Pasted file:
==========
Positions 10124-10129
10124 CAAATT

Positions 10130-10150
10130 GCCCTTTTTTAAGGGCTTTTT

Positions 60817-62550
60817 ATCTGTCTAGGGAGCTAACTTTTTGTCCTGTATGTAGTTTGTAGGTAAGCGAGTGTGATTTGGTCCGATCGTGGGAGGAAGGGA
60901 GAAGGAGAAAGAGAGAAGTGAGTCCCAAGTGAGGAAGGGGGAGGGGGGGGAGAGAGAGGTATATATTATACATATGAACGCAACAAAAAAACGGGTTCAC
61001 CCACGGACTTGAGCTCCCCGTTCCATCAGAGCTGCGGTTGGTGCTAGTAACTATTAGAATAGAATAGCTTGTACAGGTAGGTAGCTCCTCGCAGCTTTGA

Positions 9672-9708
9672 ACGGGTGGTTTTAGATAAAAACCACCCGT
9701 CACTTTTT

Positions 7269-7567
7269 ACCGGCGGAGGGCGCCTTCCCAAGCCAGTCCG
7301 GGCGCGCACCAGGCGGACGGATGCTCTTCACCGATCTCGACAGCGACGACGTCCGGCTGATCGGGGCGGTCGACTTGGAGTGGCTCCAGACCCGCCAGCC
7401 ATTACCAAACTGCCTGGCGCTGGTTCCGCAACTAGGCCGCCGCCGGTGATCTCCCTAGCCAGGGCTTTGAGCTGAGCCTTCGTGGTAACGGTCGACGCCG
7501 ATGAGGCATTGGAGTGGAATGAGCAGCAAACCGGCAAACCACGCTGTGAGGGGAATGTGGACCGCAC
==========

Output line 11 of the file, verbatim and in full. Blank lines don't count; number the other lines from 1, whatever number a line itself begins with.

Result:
9701 CACTTTTT